Mirroring and Molding American Society and Perceptions

I was raised by a strong, feminist mother who grew up in a small town in Iowa.  Not destined to be a farmer’s wife, she earned her undergraduate and graduate degree (the first of her family) and moved to a city nearly 1,400 miles away.  She was a trailblazer—leaving a cloud of dust behind her.  I’m very aware of the fact that the road traveled by my mother wouldn’t have been possible without the blood, sweat, and tears of the strong women who came before her.  When raising my sister and I, both she and my father educated us to strive for independence and equality.

Having grown up in America watching American television, different shows have shaped my perceptions.  From learning rhymes and stories on Sesame Street to understanding satire on Saturday Night Live, television, often a centerpiece of an American living room, has served as a thermometer to society—gauging the societal temperature and changing times.

The idea that as people talk they’re producing and reproducing culture is derived from the socio-cultural tradition of communication theory (Giffin, 2012, p. 43).  Television is a medium where people share their stories and ideas—people create culture.  American television programs are both influential and serve as a mirror to society.  Having said that, I set out to create a visual representation that would serve as a snapshot of how America’s culture regarding family, gender roles, and identity has evolved from the 1950s to today.  Specifically, I wanted to display America’s most popular television shows in each decade and how they corresponded (or not) to what was happening during the time they were airing.

When I set out to create this visual, I wanted to try a medium that I hadn’t used before: infographics.  I also wanted to use an application or software piece that I wasn’t familiar with.  I ended up using Piktochart, an infographic design application.  There were many pre-formatted options on the site, but given the nature of the visual I wanted to create, I created my infographic from a blank canvas.  It’s so much fun to experiment and test out new applications and software.  For me, it’s as exhilarating as exploring a new city or taking a late night drive with no destination.  Learning the tools within the app were intuitive—like testing out the stoke lines of different paintbrushes.  After familiarizing myself with the different features of the application, it was time to create the visual.

American television from the 1950s to today and the historical events that paralleled chronologically had a stronger relationship than I anticipated.  America’s views on family, gender roles, and identity have definitely evolved, and the narrative of that evolution told itself.  Digging through articles and historical records on the internet was like looking through an old family photo album with its binding missing.  The story was there, I just had to clean it up and organize it.

Lucy Ricardo of I Love Lucy pushed the limits of the patriarchy when it first aired in June of 1951.  The last episode of the series aired in May of 1957, the same year the number of women and men who voted was approximately equal for the first time (DeFrance, 1998).  Today, ABC’s sitcom Modern Family portrays a completely different family portrait than the one in the 1950s.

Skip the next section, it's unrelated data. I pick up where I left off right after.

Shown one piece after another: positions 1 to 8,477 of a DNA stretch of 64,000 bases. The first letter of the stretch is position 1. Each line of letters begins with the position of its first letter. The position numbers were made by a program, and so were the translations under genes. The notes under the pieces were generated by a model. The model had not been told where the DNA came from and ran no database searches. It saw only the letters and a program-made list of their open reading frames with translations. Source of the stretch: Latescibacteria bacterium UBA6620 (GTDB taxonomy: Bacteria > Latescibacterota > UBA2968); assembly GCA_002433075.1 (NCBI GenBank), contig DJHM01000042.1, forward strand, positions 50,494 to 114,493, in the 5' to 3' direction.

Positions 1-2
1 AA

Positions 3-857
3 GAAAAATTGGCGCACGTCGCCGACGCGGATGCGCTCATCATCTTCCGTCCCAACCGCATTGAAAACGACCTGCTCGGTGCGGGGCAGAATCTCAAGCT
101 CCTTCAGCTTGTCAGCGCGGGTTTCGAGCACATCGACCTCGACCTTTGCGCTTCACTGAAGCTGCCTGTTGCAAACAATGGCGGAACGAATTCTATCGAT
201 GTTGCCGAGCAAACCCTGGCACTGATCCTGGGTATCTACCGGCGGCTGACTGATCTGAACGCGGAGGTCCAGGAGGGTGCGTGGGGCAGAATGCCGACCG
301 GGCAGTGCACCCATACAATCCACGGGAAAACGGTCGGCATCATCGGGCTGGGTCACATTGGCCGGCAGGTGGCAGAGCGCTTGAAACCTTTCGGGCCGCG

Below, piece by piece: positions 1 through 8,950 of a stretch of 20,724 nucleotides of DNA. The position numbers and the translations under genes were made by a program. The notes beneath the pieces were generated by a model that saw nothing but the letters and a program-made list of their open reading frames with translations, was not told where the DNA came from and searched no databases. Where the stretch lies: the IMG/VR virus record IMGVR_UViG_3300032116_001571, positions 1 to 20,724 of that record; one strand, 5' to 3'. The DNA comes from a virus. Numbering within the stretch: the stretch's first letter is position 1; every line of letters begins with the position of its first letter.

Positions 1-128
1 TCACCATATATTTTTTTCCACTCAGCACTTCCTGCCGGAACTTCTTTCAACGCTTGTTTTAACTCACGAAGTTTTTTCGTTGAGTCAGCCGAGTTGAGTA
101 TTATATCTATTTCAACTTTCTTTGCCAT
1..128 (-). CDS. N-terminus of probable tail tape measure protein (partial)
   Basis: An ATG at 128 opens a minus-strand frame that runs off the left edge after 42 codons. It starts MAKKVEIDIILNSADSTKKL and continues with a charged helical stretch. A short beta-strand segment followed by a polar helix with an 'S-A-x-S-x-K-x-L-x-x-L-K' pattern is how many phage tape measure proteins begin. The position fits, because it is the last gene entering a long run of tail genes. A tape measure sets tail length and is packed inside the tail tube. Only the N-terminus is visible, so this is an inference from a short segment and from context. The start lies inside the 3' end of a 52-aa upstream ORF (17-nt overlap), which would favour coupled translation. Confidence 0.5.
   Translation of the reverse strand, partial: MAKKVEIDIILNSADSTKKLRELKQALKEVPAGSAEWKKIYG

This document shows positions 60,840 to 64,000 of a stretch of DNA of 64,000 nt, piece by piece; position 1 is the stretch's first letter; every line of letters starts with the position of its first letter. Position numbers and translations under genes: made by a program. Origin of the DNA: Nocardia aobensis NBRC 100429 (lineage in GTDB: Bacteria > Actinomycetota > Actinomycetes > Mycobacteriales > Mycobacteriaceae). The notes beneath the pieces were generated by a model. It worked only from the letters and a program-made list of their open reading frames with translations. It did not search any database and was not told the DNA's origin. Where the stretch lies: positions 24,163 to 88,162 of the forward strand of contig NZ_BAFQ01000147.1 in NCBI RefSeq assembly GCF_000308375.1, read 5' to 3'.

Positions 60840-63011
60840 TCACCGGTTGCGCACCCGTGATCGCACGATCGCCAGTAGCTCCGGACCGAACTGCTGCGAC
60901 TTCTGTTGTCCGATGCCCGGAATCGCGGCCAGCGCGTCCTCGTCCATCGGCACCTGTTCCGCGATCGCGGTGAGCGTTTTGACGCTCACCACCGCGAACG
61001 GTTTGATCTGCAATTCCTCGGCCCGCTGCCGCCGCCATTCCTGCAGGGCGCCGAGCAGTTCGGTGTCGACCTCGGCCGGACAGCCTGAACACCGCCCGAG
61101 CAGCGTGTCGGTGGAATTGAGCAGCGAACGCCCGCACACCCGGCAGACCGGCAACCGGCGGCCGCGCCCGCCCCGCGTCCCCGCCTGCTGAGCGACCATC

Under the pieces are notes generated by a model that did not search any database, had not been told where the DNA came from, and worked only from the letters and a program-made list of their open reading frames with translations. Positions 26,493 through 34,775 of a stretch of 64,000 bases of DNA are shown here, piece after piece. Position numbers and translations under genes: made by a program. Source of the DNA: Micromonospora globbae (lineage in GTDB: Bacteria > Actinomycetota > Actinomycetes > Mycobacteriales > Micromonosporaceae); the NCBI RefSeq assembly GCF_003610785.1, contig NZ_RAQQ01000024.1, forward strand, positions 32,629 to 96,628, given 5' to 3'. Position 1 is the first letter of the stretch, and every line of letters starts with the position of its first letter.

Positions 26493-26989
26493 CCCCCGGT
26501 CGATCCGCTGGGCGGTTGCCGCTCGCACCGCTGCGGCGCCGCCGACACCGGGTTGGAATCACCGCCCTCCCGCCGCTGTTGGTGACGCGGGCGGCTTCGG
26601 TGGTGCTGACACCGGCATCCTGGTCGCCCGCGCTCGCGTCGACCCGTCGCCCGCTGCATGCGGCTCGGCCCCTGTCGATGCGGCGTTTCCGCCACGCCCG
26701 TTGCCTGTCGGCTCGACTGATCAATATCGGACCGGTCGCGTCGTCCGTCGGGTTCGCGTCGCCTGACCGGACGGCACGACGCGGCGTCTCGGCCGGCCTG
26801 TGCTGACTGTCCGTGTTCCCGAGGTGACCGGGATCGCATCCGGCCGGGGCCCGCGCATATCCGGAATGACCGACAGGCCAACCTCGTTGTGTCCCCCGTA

Modern Family dipicts three interrelated families, including a gay couple who adopted a daughter from Vietnam.  The political landscape of the United States includes same-sex marriage and adoptions by same-sex couples as pressing topics.  Some Americans support to preserve the static and traditional infrastructure of family while others are fighting for the progress and equal rights of the modern day family.  In 2010, more than two million children in America were raised by LGBT parents (DeAngelis, 2010).  That number continues to grow, however most LGBT parents’ relationships are not recognized as legal.  Seventeen out of fifty states in the U.S. license same-sex marriage, which includes 38.23% of the U.S. population (Rivero, 2014).  American television didn’t hesitate to provide a commentary on these political issues through creative storytelling, humorous characters, and satirical writing.

Looking back through the years from the 1950s to today, America has come a long way—we still have a long way to go.  It was enlightening and hopeful to see how America’s landscape has changed and how that was reflected in American television.  I want to continue to stay acutely aware of what American media is saying about what’s happening today.  My mom was a trailblazer.  Like her, I strive to live a life where I continue to learn and push the boundaries of my comfort zone.

Here is my infographic.


DeAngelis, B. (2010). Public policy fails two million children with lgbt parents. Family Equality Council. Retrieved from http://action.familyequality.org/site/DocServer/Press_Release.pdf?docID=2405

DeFrance, D. (1998, July 08). 150 years of women’s rights. Retrieved from http://www.nwhp.org/

Griffin, E. A. (2012). Mapping the Territory. A first look at communication theory (8. ed., p. 43). New York: McGraw-Hill.

Oglice, E. (n.d.). Athenaeum at UGA. Pushing the Boundaries of Housewifery: Lucy Get the Ball Rolling. Retrieved February 6, 2014, from http://athenaeum.libs.uga.edu/bitstream/handle/10724/7332/oglice_eunice_a_200405_ma.pdf?sequence=1

Rivero, C. (2014, February 27). The changing landscape on same-sex marriage. The Washington Post. Retrieved from http://www.washingtonpost.com/wp-srv/special/politics/same-sex-marriage/

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